Whether or not Congress resurrects the defunct Office of Technology Assessment, the head of the Government Accountability Office said his agency plans to increase its capacity to oversee emerging technology issues.
“I’m here to assure you that we’re prepared, if you decide to go that way, to handle those additional responsibilities,” GAO Comptroller General Gene Dodaro told the House Appropriations Committee Legislative Branch Subcommittee on Wednesday.
By the end of this year, the watchdog office will grow its information technology and cybersecurity team from 140 employees to 175. Dodaro already said earlier this year that he hoped to expand the Science, Technology, Assessment and Analytics Team from 70 employees to 140 employees.
In order to increase its capacity, GAO has requested a $58 million increase for its fiscal 2020 budget – an increase of nearly 10 percent.
However, Dodaro estimated that over the past five years, GAO has identified $100 in savings for every dollar invested in the agency’s budget.
“Congress needs your agency’s neutral expertise these days more than ever,” said Rep. Tim Ryan (D-Ohio), the subcommittee’s chairman. “With the complexity of federal programs and tax policy threatening to overwhelm Congress’s capacity to perform adequate oversight, we know we sometimes overtax you with our constant requests for reports, but GAO and the agency IGs are really our principal source of analysis that are needed for responsible policy-making.”
Up until the mid-90s, GAO had as many as 5,300 employees but was downsized by about 40 percent during around the time Congress defunded the Office of Technology Assessment. At the height of its staffing, GAO used to handle 1,000 to 1,200 requests a year from Congress.
“We can scale up to whatever Congress decides they want to invest in us,” Dodaro said. “We can provide much more assistance and we’re capable of doing that.”
GAO, on average, gets about 800 requests a year from Congress. The agency gives priority to reviews mandated by law, or conference reports, followed by requests from congressional committee leadership.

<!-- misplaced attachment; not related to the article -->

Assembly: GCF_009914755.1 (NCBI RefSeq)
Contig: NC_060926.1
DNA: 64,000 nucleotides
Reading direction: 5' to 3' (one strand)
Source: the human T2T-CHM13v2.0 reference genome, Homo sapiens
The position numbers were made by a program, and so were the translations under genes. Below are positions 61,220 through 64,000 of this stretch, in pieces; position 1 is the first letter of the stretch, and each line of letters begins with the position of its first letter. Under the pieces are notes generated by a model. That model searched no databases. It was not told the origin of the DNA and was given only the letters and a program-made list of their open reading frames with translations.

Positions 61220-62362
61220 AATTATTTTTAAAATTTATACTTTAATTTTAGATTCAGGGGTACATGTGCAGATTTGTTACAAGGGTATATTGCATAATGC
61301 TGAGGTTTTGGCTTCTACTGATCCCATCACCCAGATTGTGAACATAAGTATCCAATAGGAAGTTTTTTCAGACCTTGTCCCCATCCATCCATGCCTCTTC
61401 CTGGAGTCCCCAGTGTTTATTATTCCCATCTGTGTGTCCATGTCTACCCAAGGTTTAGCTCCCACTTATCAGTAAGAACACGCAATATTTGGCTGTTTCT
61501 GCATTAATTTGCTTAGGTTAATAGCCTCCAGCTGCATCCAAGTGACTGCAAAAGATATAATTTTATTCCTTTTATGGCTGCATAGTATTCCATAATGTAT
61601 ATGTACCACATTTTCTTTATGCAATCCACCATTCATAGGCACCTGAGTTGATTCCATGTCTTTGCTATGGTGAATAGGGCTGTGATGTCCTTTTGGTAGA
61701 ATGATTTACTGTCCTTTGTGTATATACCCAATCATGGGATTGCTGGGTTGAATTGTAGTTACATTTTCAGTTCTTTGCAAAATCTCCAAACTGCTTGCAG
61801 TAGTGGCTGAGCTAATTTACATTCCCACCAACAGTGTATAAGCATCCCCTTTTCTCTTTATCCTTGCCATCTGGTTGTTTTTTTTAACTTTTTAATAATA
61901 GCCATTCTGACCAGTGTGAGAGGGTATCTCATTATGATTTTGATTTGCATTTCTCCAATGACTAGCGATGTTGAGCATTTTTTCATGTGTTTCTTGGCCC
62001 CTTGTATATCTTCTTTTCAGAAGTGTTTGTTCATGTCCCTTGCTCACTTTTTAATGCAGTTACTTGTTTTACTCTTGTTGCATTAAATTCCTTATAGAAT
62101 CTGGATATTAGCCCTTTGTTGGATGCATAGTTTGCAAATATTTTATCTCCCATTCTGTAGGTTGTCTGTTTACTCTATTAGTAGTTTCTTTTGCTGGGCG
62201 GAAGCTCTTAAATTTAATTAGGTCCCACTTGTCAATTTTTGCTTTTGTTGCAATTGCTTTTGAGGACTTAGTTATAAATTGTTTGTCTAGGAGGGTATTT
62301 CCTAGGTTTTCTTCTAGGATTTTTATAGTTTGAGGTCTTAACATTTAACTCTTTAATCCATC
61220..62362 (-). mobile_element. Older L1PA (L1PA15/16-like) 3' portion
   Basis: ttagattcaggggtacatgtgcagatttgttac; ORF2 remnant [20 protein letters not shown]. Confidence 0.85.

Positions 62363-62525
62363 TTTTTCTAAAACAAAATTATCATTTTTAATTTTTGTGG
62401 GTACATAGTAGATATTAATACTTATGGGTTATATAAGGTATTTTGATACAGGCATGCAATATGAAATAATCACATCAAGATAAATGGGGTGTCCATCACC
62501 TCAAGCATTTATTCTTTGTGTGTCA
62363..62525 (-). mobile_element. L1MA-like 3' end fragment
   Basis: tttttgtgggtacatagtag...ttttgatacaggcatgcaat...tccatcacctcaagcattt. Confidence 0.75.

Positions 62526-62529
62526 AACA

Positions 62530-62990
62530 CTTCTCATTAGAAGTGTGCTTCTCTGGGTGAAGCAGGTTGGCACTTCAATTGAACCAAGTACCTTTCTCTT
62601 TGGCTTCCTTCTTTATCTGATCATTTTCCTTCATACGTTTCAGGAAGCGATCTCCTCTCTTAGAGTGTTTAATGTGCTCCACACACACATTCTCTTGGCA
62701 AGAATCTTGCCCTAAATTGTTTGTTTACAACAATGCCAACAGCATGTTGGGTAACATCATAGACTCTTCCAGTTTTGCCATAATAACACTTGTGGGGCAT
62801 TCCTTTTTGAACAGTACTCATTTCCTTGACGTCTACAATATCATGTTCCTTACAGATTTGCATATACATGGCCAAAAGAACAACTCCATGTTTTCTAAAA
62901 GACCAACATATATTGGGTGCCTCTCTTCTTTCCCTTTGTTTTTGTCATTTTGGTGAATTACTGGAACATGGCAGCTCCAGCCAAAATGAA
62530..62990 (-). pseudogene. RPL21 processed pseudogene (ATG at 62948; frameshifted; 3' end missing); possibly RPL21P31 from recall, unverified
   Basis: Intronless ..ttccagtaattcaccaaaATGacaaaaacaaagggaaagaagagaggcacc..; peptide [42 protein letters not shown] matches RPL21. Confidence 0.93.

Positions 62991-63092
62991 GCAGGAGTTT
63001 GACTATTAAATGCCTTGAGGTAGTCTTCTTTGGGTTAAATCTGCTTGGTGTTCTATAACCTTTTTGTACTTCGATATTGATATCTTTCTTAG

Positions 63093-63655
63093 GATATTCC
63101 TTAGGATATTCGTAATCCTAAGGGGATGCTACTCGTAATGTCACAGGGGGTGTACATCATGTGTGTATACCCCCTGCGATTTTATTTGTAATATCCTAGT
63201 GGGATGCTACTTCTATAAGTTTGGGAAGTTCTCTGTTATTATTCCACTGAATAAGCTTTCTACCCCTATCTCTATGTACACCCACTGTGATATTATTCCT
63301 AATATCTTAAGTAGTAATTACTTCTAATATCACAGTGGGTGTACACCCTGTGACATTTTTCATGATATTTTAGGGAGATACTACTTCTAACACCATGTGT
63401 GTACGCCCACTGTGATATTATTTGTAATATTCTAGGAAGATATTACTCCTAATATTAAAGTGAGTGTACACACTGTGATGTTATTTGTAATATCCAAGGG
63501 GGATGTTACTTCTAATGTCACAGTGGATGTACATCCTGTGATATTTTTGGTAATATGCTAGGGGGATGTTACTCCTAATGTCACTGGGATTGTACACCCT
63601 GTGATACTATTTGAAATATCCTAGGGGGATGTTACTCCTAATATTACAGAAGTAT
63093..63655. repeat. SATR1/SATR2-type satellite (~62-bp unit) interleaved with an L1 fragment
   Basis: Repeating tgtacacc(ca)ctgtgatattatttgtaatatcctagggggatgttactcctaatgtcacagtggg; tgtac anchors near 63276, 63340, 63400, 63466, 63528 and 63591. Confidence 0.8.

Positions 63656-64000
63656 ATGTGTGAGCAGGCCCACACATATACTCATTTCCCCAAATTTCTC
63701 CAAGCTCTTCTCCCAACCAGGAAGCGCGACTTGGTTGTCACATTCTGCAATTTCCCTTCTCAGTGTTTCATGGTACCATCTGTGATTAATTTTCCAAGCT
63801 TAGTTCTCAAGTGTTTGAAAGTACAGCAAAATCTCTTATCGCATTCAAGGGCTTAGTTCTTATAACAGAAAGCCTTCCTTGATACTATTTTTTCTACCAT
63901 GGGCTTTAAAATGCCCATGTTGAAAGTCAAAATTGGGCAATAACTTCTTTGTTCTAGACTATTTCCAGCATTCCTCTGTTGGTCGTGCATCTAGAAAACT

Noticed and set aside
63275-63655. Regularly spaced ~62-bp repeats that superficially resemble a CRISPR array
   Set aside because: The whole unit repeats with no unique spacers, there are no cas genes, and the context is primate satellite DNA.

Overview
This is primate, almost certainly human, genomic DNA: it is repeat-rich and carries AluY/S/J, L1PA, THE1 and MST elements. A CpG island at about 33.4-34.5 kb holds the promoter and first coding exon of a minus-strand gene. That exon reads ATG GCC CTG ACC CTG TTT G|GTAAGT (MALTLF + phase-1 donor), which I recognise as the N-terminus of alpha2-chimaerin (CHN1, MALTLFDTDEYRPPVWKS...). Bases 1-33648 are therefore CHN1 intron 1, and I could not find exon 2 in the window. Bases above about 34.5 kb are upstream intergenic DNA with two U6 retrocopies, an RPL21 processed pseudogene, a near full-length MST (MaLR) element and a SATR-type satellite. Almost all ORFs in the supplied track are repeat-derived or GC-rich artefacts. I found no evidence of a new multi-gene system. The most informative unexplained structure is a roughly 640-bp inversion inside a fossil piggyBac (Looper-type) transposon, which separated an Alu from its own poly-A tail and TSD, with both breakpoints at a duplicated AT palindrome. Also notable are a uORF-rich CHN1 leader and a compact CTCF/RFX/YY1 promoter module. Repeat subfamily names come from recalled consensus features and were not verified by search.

However, Dodaro said the watchdog office doesn’t have the capacity right now to take on requests from individual members of Congress who don’t serve in leadership roles.
“We haven’t had enough resources to do that for about 15 years. So right now, in order to get access to our services, it needs to be a committee [request], at a minimum, or something in statute,” he said. “I’d like to do more, but we just don’t have the resources.”
Dodaro said he’s recently been meeting with committee chairs and ranking members to help get a sense of their priorities for requests.
“Congress asked us to look at the new Columbia-class nuclear submarine. I need people that understand that technology. We’re spending over $300 billion to refurbish our nuclear arsenal. I need people to understand how to do that, particularly sophisticated computer modeling,” Dodaro told lawmakers.
GAO will submit plans to Congress next month on how the agency can expand its work on technology assessment work in the future.
Rep. Ed Case (D-Hawaii) questioned whether GAO can compete with the private sector for new hires with in-demand expertise.
“Somebody can want to work for you really badly, but if they’re offered twice that or more in the private sector, how do you handle that?” Case asked.
“A lot of people [that] work in a private sector might get paid more money, but they’re not as satisfied, in some cases, with the type of work that they do,” Dodaro said.
If Congress meets GAO’s FY 2020 budget request, the agency expects to make 100 new, full-time hires.
“I don’t need huge numbers, but I need the right person. So if you market yourself properly, and you target people who are likely to appeal to wanting to do public service work in a good, professional, nonpartisan environment, that’s a big part of what we sell,” Dodaro said.